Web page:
I was shocked to learn that medication errors harm 1.5 million people and kill several thousand each year in the United States, costing the nation at least $3.5 billion annually. While I knew that the error rate was fairly high, I certainly didn’t realize how bad it actually was. The Institute of Medicine, the nation’s most prestigious medical advisory organization, released a report, “Preventing Medication Errors,” on July 20th that revealed the magnitude of the problem. It’s estimated that as many as 7,000 persons die annually due to medication errors. Drug errors are so widespread that hospital patients should expect to suffer one every day they remain hospitalized, according to the report.
The report is the fourth in a series done by the Institute of Medicine that has called attention to the enormous health and financial burdens brought about by medical errors. You may recall that the first report, “To Err Is Human,” was released in 1999. While that report caused a sensation when it estimated that medical errors of all sorts led to as many as 98,000 deaths each year — more than was caused by highway accidents and breast cancer combined – unfortunately very few of the Institute’s recommendations from the report have been implemented.
The report contained a number of recommendations that will be fairly easy to do. For example, drug makers were told to package more pills in individual packages. The companies were also criticized for failing to disclose the results of all clinical trials involving their drugs. That’s a much broader problem and one that has been debated for a long time. An interesting aspect of the report concerned the common practice of drug companies providing free drug samples to doctors. The Institute recommended that the practice should be discouraged because in many cases the samples were poorly controlled.
At least a quarter of the errors are preventable, according to the report. The Institute of Medicine urged major steps be taken by the government, health providers and patients alike. Four of every five U.S. adults take at least one medication or dietary supplement every day. Interestingly, almost a third take at least five. The more a person uses, the greater their risk of bad interactions. This is especially true if multiple doctors prescribe different drugs without knowing what the person already takes. The following are some of the report’s major recommendations:
â€¢ All prescriptions should be written electronically by 2010, a move one specialist called as crucial to safe care as X-ray machines.
â€¢ The government should the speed electronic prescribing, including fostering technology improvements so that the myriad computer programs used by doctors, hospitals and drugstores are compatible. Fewer than about 20% of prescriptions are electronic, said report co-author Michael Cohen, president of the Institute for Safe Medication Practices. E-prescribing does more than counter bad handwriting. The computer programs can be linked to databases that flash an alert if the prescribed dose seems high or if the patient’s records show use of another drug that can dangerously interact.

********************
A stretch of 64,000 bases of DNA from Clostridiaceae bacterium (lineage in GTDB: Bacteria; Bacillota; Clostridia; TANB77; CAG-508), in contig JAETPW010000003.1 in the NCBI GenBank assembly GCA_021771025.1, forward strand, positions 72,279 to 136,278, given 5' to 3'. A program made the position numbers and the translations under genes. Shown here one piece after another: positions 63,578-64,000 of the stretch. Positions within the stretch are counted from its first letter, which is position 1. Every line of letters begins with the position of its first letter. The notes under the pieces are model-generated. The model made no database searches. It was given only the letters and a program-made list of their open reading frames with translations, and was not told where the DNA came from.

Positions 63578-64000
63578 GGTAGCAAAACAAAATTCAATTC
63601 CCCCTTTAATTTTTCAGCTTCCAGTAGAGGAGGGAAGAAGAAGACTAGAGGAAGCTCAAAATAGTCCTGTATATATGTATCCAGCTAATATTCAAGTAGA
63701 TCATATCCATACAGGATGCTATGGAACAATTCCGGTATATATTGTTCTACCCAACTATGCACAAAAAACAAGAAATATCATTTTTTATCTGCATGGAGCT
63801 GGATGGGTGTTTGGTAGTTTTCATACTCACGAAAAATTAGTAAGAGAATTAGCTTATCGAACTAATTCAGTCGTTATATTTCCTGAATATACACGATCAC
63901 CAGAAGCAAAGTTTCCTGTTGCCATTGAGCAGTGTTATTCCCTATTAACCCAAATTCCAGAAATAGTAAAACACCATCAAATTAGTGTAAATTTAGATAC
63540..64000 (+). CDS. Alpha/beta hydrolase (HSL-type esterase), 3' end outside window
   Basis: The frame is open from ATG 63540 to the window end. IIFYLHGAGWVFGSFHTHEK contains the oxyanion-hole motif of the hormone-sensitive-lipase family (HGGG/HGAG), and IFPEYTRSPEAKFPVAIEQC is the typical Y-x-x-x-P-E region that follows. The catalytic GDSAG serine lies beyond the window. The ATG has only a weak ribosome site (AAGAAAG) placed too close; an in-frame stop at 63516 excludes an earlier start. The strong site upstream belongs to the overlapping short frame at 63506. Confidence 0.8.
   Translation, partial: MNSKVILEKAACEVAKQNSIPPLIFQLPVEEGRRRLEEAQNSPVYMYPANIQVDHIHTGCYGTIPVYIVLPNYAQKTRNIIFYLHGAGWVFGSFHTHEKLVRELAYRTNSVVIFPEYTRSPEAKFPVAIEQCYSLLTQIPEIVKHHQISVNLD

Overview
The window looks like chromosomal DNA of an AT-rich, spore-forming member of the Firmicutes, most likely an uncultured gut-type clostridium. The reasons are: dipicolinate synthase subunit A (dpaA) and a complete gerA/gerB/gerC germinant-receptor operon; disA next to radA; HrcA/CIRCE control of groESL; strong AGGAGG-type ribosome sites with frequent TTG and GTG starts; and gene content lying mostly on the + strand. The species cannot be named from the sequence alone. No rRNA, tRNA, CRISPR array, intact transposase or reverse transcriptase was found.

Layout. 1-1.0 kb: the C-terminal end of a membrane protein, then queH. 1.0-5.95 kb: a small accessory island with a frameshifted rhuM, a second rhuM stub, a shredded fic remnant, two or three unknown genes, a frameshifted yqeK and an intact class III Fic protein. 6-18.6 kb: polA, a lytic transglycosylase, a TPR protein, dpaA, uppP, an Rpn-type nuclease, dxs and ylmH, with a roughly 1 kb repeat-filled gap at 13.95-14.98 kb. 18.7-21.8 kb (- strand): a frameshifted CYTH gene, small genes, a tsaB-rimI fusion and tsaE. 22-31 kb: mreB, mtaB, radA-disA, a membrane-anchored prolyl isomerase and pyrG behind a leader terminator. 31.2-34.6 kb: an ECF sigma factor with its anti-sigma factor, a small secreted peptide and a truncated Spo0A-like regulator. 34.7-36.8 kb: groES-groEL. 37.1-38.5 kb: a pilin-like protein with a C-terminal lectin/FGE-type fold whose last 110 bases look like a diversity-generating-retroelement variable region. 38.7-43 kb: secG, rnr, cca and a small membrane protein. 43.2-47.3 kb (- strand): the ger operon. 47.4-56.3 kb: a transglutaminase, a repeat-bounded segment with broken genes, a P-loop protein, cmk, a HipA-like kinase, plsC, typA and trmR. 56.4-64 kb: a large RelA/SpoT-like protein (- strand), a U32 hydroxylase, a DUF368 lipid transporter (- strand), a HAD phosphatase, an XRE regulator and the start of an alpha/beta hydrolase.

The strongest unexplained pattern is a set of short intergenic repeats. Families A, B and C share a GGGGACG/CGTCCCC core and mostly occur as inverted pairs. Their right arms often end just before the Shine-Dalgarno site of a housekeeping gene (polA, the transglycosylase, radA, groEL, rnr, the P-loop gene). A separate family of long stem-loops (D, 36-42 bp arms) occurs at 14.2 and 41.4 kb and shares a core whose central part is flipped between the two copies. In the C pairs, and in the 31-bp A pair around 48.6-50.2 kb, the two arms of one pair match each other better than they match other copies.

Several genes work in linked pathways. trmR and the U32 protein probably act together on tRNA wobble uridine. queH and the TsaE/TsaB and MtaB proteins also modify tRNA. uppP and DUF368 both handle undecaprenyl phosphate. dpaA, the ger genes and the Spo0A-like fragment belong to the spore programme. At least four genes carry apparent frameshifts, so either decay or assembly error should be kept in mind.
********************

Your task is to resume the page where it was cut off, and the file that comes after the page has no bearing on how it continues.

â€¢ Patients and their families must be aggressive in questioning doctors, nurses and pharmacists about medications. Get a list of each drug you’re prescribed, why and the dose from each doctor and pharmacy you use, and show it at every doctor visit. “Take active steps to make sure you know what you’re getting, and is it what you need,” said report co-author Dr. Wilson Pace of the University of Colorado.
â€¢ The nation should invest about $100 million annually on research into drug errors and how to prevent them. Among the most-needed studies is the impact of free drug samples, which often lack proper labeling, on medication safety.
â€¢ The Food and Drug Administration should improve the quality of drug information leaflets that accompany prescription drugs, but often have incomplete information or are written in consumer-confusing jargon.
â€¢ The government should establish national telephone hotlines to help patients unable to understand printed drug information because of illiteracy, language barriers or other problems.
The Institute of Medicine is an independent organization chartered by Congress to advise the government on health matters. It’s a group with credibility and one that should carry weight with Congress and the healthcare industry. I don’t believe that most folks had any concept of how bad the medication error problem is. For that reason, this report should be given immediate distribution nationwide. Clearly, it must be taken seriously by all concerned and its recommendations implemented.
Source: Associated Press and New York Times